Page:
The House Hundred

Portraits of a scene's past, present and future greats

We’re teaming up with Bulldog to select 100 essential people, places and projects in Belgian house music. From producers and DJs to record labels and festivals, these are the forces driving the homegrown house scene forward, one BPM at a time.



Aïssa Ben, DJ and promoter

Describe yourself, your background and what you do today.

I was introduced to music at an early age as I started playing the piano at the conservatory when I was five. I carried on for the next twelve years and was then introduced to electronic music. After a few years, I started playing in Belgian clubs such as La Rocca, H2oClub, Fuse and also around Europe. Today, next to my solo project, I am also part of a trio called Varkan and I organise Full Scale parties with Roman, better known under his DJ name Rorson.

How has where you come from shaped who you are?

Because I have a classical music background, I am constantly looking for a certain symphony through harmony and dynamic.Besides that, I also find a lot of inspiration in jazz and funk music. But the truth is, electronic music doesn’t offer the range and dynamic that classical music does. So my aspiration is to get the best out of these two worlds and connect them. Let me explain: in techno, you find more or less two distinctive subgenres: raw music on a  4 by 4 beat, and a more groovy, melodious genre. What I’m trying to achieve with my music is to create authentic electronic sounds that are so pure that they almost feel like acoustic instruments. Imagine a bass line that sounds like it comes out of a bass or contrabass and a melody inspired by copper instruments or a piano.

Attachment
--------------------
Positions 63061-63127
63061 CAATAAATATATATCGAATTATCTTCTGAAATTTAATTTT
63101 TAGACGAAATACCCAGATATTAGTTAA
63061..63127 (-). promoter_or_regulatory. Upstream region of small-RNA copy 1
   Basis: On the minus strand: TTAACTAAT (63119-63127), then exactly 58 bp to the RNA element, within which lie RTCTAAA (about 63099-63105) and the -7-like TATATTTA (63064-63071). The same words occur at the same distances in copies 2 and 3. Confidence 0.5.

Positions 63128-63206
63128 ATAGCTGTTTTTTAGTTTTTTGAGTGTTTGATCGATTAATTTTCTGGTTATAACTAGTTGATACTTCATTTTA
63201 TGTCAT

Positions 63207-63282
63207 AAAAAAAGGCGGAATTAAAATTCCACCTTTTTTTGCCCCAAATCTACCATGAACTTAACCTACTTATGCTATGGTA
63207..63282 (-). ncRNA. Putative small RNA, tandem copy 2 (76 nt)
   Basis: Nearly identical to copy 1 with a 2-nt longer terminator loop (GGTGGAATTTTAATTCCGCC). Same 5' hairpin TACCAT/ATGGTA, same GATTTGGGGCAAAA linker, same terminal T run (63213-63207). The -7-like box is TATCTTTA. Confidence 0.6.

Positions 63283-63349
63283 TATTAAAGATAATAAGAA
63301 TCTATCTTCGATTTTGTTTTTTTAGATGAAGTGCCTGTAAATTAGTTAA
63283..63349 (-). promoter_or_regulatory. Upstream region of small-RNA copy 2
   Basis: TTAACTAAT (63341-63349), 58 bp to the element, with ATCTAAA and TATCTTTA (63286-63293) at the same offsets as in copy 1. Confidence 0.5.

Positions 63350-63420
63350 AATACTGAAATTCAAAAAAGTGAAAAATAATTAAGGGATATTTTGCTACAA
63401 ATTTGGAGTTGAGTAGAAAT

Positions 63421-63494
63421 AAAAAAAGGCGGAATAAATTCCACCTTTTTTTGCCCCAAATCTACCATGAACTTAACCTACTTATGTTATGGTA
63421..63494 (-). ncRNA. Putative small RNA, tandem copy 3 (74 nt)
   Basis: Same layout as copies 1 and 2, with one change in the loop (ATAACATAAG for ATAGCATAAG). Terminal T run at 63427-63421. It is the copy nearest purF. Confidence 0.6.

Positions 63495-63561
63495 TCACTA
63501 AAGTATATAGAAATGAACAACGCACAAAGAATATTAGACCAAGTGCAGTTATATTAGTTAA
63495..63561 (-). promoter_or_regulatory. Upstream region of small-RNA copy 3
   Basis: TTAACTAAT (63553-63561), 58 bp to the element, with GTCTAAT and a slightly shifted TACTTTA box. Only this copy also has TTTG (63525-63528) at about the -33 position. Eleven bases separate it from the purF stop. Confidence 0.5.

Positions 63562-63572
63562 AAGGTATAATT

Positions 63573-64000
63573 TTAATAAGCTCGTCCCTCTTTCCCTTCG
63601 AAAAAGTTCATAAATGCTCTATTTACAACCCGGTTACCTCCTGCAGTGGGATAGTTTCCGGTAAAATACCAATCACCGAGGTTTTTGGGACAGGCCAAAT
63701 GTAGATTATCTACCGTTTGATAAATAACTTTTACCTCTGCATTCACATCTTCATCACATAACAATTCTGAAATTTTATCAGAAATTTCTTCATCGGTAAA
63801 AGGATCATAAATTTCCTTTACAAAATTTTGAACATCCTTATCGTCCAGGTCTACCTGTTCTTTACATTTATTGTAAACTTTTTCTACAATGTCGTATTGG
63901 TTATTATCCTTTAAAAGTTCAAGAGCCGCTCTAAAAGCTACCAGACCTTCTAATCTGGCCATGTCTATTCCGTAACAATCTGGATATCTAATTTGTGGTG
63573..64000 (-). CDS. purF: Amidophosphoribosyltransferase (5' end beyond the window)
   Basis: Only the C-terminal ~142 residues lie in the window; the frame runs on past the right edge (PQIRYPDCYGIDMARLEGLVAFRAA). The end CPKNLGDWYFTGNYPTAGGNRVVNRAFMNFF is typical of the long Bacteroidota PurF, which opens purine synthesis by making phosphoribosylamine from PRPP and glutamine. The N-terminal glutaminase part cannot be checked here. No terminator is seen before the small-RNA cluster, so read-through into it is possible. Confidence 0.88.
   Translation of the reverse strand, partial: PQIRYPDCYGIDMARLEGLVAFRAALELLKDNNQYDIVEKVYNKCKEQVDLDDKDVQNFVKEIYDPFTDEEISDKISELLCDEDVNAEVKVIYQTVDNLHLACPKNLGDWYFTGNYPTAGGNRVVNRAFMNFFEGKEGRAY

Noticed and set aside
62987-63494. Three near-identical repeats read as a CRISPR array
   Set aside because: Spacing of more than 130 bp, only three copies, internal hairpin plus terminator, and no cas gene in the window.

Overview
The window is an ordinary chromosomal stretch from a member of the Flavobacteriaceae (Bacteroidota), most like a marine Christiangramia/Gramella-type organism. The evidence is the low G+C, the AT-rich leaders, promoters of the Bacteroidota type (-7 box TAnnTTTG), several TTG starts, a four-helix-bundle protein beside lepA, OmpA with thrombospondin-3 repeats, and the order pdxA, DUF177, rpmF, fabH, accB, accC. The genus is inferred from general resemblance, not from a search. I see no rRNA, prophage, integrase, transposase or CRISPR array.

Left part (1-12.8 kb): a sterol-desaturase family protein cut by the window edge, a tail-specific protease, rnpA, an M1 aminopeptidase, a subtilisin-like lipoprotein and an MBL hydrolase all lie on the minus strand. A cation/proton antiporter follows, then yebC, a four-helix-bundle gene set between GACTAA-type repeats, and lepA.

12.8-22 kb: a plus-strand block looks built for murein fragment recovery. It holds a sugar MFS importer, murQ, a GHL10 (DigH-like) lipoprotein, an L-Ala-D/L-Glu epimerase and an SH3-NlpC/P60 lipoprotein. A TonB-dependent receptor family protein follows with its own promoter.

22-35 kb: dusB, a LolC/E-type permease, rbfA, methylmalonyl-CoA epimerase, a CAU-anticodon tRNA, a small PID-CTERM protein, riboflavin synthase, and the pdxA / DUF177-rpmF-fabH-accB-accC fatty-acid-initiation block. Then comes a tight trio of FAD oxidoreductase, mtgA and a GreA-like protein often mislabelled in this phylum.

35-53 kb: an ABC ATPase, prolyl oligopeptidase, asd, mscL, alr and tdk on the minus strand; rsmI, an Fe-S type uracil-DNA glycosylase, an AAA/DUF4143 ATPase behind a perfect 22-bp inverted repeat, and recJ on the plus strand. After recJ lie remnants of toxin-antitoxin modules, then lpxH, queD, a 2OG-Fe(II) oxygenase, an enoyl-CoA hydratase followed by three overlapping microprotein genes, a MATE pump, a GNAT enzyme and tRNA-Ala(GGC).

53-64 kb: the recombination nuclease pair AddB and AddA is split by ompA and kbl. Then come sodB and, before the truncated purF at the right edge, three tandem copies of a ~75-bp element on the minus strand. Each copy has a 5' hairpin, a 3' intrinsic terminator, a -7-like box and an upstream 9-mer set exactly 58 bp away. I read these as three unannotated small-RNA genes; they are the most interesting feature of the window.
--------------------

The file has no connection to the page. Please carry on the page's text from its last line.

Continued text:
In your view, what explains Belgium’s considerable contribution to global house music? What “makes” our sound what it is?

To me, it has a lot to do with the freedom of expression we can enjoy here, and the clubbing culture that made our country famous starting back in the late 80s as explained in the Sound of Belgium. You can’t compare Belgium, its energy and its scene to France’s or Germany’s. At the end of the day, their cities offer far more impressive line-ups and have much more clubs and parties, yet Belgian people will party just as hard, if not harder.

Can you talk to us about your home base’s nightlife scene and its main players?

Well I was born in Lille, a city located in the centre of Europe and at the crossroads of major hotspots. In its early years, our electronic scene was mainly driven by Art Point M when they launched the NAME Festival. This paved the way for clubs to open their doors and invite international high profile artists, pioneering labels such as ODT Records and active collectives like Gaazol and Silence.

To you, which place in Belgium best symbolises the country’s way of partying?